By Oliver Lyttelton | www.oliverlyttelton.com December 17, 2012 at 4:01PM
A surprise winner, this was a biopic of the Muppets creator Jim Henson that attracted the attention of people like Jim Carrey, Leonardo DiCaprio and Hugh Jackman. But the Jim Henson Company, who bought up the script, had problems with the approach, and it's likely to remain unmade. Weekes is currently working on "Ponzi's Scheme" for Milos Forman.
2. "The Social Network" - Aaron Sorkin
Directed by David Fincher. About Facebook. Won some awards. You probably haven't heard of it.
3. "The Voices" - Michael Perry
A dark comedy about a man who kills his girlfriend, and starts to take advice from his cat and dog on how to cover it up, this was at one time set to be directed by Mark Romanek, and star Ben Stiller. More recently, "Persepolis" helmer Marjane Satrapi took over, with Ryan Reynolds circling. Shooting may get underway early next year. Perry went on to write "Paranormal Activity 2" and short lived found footage series "The River."
A dark revenge thriller about the father of a kidnapped child who takes the law into his own hands, this has had one of the more tortured development histories of any Black List film. Initially intended to team Bryan Singer, Mark Wahlberg and Christian Bale, it soon got a shake up, with Antoine Fuqua replacing Singer, and Hugh Jackman coming in instead of Wahlberg. Financing couldn't come together (though Leonardo DiCaprio was briefly interested), but more recently, "Incendies" helmer Denis Villeneuve came on, and after Michael Fassbender turned it down, Jackman returned to the film. Jake Gyllenhaal, Paul Dano, Melissa Leo and Viola Davis joined him, and the film finally got behind cameras this year, with a September release date set by Warner Bros.
5. "Cedar Rapids" - Phil Johnston
Helmed by Miguel Arteta, this comedy premiered to middling reviews at Sundance in 2011, starring Ed Helms, John C Reilly, Anne Heche and Sigourney Weaver. Johnston went on to write "Wreck-It Ralph" for Disney, and is developing TV pilot "Harve Karbo" with the Coen Brothers.
6. "Londongrad" - David Scarpa
The story of Russian spy Alexander Litvinenko, killed by radiation poisoning in London in 2006, has been in the works for sometime, initially attracting the attention of Mike Newell. About a year ago, it moved forward, with Rupert Wyatt and Michael Fassbender circling the film at Warner Bros, but no firm news has followed since.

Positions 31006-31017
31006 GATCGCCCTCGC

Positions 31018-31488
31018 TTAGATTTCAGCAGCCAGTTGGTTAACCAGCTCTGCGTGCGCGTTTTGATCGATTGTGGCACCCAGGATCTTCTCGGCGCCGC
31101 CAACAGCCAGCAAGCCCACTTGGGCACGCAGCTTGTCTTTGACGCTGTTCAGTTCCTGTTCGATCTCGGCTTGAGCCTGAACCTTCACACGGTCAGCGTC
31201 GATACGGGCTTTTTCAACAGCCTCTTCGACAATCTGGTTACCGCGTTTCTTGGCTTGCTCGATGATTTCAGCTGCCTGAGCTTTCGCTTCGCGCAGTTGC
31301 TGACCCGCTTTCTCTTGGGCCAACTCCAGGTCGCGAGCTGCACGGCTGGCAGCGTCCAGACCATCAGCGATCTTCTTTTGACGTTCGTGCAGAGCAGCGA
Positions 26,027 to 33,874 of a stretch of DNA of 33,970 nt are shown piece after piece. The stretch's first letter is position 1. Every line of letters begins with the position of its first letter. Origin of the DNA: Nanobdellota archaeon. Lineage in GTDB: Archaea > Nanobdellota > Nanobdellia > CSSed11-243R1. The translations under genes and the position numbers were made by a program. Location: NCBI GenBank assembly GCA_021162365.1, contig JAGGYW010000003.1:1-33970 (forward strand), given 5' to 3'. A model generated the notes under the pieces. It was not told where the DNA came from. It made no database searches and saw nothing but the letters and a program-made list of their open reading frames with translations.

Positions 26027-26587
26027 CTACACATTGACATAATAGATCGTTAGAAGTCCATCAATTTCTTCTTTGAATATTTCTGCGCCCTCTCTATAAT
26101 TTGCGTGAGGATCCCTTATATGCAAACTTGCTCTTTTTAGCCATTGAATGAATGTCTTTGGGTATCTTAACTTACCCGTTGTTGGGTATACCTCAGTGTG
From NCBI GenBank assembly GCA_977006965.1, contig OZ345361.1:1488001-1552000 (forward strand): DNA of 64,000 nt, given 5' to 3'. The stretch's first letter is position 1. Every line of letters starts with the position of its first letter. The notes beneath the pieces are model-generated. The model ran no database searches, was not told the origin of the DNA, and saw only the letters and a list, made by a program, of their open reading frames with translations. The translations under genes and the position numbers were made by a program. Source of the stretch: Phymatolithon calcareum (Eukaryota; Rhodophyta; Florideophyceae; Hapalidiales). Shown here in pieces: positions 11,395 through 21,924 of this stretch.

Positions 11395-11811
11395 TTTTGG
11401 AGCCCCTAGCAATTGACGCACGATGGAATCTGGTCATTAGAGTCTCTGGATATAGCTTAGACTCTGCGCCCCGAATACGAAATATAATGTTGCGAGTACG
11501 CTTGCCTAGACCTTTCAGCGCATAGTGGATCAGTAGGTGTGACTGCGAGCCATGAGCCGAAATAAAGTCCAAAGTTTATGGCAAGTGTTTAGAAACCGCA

7. "L.A. Rex" - Will Beall
Ex-cop Will Beall adapted his own first novel for this script, a pitch-black thriller about two cop coming up against Mexican gangs. Scott Rudin snapped it up, but it's never got made, though Beall remains hot stuff; he penned "Gangster Squad," worked on "Logan's Run," did a "Lethal Weapon" reboot, and is currently writing "Justice League."
A "Hangover"-style comedy about a group of female friends who head to Mexico to delete an email from a man in a coma (don't ask...), this was set up at Universal, with Isla Fisher to star and "The Sarah Silverman Program" helmer Wayne McClammy directing. But "Bridesmaids" got the push from the studio in its place, and Fisher ended up having to settle for "Bachelorette."
9. "The Gunslinger" - John Hlavin
Another contemporary neo-Western, about the vengeance-seeking brother of a Texas Ranger tortured to death, this was snapped up by Warner Bros, with James Mangold attached to direct, and Josh Brolin rumored for a role. It's not moved further forward, but Hlavin's been busy, writing "Underworld Awakening," "Risk" for Will Smith and Robert Ludlum adaptation "The Janson Directive."
10. "By Way Of Helena" - Matthew Cook
This thriller, about a Texas Ranger and his wife sent to a town where bodies from Mexico are washing up on a riverbank, ticked along quietly for a while at Mandeville Films, before landing Australian director Kieran Darcy-Smith ("Wish You Were Here") a few months back. Cook also wrote cop thriller "Triple Nine" for John Hillcoat.